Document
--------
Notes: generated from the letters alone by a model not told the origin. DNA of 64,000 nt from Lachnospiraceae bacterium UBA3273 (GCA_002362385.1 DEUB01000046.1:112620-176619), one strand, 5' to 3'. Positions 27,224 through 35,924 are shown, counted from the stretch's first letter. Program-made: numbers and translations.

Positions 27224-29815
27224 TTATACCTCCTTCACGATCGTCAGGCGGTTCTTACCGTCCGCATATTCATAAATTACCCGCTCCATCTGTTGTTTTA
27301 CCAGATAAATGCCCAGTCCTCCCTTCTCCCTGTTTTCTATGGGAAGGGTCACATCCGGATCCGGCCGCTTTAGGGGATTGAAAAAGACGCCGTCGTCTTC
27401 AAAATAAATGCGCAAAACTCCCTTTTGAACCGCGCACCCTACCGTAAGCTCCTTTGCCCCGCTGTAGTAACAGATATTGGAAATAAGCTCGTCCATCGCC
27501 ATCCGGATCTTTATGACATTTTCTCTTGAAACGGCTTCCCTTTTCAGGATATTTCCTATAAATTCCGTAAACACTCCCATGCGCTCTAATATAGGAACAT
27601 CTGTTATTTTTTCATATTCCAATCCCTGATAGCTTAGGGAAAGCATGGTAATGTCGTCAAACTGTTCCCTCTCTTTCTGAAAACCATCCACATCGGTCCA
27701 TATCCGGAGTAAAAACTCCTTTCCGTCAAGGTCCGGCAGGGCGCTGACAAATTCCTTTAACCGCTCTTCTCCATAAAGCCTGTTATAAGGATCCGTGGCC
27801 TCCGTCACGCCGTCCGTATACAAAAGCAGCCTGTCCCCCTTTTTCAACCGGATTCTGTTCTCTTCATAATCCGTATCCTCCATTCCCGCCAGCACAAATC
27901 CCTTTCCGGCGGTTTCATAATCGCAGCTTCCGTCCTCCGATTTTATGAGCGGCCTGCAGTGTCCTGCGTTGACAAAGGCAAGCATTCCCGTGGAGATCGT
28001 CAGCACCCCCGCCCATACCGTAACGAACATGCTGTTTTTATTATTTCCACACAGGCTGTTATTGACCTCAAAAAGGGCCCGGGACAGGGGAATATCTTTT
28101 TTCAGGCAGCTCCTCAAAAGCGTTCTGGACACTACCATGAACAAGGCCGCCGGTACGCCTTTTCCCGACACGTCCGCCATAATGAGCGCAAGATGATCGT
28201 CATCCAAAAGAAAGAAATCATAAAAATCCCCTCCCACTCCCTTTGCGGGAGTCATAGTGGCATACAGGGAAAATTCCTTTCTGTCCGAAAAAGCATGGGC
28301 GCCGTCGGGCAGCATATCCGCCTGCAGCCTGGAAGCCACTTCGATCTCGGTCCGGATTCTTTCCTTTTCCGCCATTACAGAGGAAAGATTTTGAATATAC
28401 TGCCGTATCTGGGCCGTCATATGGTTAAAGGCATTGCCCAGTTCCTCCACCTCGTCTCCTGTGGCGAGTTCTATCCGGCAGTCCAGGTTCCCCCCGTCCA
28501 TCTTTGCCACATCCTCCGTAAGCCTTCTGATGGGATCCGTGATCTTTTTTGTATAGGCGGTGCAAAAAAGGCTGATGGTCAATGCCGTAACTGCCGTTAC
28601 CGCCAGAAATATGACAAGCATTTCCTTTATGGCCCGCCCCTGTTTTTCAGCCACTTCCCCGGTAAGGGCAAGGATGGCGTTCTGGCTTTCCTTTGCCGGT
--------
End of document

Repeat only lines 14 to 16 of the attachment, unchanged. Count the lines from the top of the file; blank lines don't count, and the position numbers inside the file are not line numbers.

28301 GCCGTCGGGCAGCATATCCGCCTGCAGCCTGGAAGCCACTTCGATCTCGGTCCGGATTCTTTCCTTTTCCGCCATTACAGAGGAAAGATTTTGAATATAC
28401 TGCCGTATCTGGGCCGTCATATGGTTAAAGGCATTGCCCAGTTCCTCCACCTCGTCTCCTGTGGCGAGTTCTATCCGGCAGTCCAGGTTCCCCCCGTCCA
28501 TCTTTGCCACATCCTCCGTAAGCCTTCTGATGGGATCCGTGATCTTTTTTGTATAGGCGGTGCAAAAAAGGCTGATGGTCAATGCCGTAACTGCCGTTAC